Leaders: Salmond must flesh out case | Andy’s granny

IF THE document on the Scottish economy published yesterday by Alex Salmond was an attempt to regain the independence initiative after a series of set-backs, it looks to have been at best a damp squib and at worst a failure.
Alex Salmond and Nicola Sturgeon. Picture: GettyAlex Salmond and Nicola Sturgeon. Picture: Getty
Alex Salmond and Nicola Sturgeon. Picture: Getty

The arguments and 
material in it have all been well-rehearsed and will do little to convince no-one outside the ranks of the already committed.

Where the recent publications by the UK government have, generally, been extensively researched and draw on much academic and other non-aligned material, the Scottish Government document relies on not much more than its own material. It reads more like a hastily put together party manifesto, missing even some sketchy definition of how the ambitions in it might be realised through practical policy implementation.

Hide Ad
Hide Ad

Having said that, many of the points in it would find agreement with many people. Yes, many would agree, income inequality has grown in Britain in recent years and this is a bad thing. But the publication is silent on how this inequality might be narrowed.

Yes, the UK economy was allowed to engage in a boom-and-bust cycle that has turned out to be especially pernicious. But we do not recall the First Minister denouncing this during the boom period, except to say that Scotland was not getting enough of it. And apart from some vague talk of an “Employment Rights Authority” and a “Combined Economic Regulator”, there is scant detail on how the powers of independence might be used to avoid boom and bust again.

Indeed, Mr Salmond seems to have fallen back on his old, trusty weapon of promising a cut in corporation tax to a level three percentage points below that set by the rest of the UK. He is reported to have rehearsed that argument recently at an Institute of Directors conference in London and reiterated it again yesterday.

Yet even this pledge has problems. The main one is that the UK government has already cut the rate from 28 per cent to 
24 per cent, has promised to reduce it to 21 per cent by 2014 and still further to 20 per cent by 2015. The Scottish Government’s room to compete with this, if it wins independence, is being steadily reduced. If it is indeed “the best available weapon” to improve Scotland’s economy, as he is reported to have said, the rest of the armoury must be pretty thinly stocked.

If the Scottish Government, whose aim of independence is well behind in the opinion polls, is to make a serious challenge to the unionist case, Mr Salmond must put far more flesh on the policy bones. Publishing this document looks likely to achieve little more than to boost the morale of the already committed. There are good arguments to make and good evidence to back them. Other countries have become independent recently and succeeded. But if Mr Salmond cannot produce more convincing stuff, his cause is already in jeopardy.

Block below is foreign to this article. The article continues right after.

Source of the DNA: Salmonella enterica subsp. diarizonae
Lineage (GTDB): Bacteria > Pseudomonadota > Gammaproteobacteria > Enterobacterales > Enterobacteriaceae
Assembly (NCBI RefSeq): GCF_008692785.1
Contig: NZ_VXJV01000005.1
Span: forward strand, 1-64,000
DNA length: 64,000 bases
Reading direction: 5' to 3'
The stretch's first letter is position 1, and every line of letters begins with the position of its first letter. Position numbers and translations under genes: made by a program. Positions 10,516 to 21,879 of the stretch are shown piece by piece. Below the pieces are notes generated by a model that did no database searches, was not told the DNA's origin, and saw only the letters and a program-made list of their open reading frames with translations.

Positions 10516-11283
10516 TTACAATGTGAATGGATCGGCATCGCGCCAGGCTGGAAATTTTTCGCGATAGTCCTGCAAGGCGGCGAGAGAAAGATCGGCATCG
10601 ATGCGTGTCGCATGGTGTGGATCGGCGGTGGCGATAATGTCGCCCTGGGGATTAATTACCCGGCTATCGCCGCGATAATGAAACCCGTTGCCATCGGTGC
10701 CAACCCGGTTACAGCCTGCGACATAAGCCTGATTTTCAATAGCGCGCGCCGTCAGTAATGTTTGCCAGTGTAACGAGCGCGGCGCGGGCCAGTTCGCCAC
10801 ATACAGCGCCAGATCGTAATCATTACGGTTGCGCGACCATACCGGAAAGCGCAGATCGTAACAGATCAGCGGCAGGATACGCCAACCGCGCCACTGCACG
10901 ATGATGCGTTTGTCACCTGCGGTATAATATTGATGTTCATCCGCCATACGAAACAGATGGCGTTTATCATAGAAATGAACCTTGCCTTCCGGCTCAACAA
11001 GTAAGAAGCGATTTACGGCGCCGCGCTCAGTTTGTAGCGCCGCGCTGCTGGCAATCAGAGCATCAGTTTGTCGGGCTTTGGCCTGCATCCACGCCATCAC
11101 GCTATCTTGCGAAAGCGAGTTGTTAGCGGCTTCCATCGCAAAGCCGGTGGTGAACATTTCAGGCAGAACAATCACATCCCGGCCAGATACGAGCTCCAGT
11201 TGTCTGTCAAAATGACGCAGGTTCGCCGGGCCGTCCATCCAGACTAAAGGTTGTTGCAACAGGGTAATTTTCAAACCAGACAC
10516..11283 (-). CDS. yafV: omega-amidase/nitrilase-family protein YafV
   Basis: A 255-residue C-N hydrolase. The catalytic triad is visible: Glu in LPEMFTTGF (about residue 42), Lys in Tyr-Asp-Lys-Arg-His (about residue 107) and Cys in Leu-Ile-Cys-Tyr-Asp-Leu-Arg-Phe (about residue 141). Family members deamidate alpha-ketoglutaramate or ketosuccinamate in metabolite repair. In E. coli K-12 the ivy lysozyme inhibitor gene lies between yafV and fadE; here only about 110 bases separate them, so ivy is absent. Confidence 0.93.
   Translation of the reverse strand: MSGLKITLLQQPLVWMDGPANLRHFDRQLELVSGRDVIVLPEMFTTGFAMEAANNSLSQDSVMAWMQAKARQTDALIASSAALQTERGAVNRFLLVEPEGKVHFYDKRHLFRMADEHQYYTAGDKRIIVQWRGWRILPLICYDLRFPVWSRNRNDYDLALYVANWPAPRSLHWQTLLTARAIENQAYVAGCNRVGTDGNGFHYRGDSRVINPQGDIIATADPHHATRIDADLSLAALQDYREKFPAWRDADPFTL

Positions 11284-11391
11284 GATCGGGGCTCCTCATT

Ye cannae whack yer granny’s love

Without grannies, where would everyone be? Not here, obviously, which is one reason to cherish granny. True, they are much loved by grandchildren in most families because they often provide too many treats and much less chastising than parents, but these are essential granny roles.

But pride in the grandparent for the grandchild is the outstanding quality in such relationships, an aspect which leaps out from the interview with 79-year-old Shirley Erskine, who will be henceforth better known outside Dunblane as Andy’s granny – that being Andy Murray. Mrs Erskine, we suspect, has probably had a more formative role in the tennis superstar’s character than is generally realised. So, too, have the townsfolk, as she delightfully recounted in the tale of the butcher’s gift to Andy after his first grand slam win in the US Open – two packs of sausages. Brilliant!

This kind of thing must help prevent Andy from being swept up in his celebrity status, a temptation to which many sports stars succumb and lose their sports stardom as a result. He knows how to keep his feet on the ground, and the familiar ease with which he treats, and is treated by, his home ground is very much part of the reason.

Hide Ad
Hide Ad

The other part looks to be granny’s wisdom and experience. Mrs Erskine may not have known stardom but, like all grannies, knows life and passing on the art of handling that is another essential job.

She will, we are sure, be cheering him on at at Wimbledon, provided he recovers from an injury that has forced him out of the French Open. And she’ll be ready to congratulate him if he wins. Perhaps by giving him a Milky Bar, which she reveals is still his favourite treat.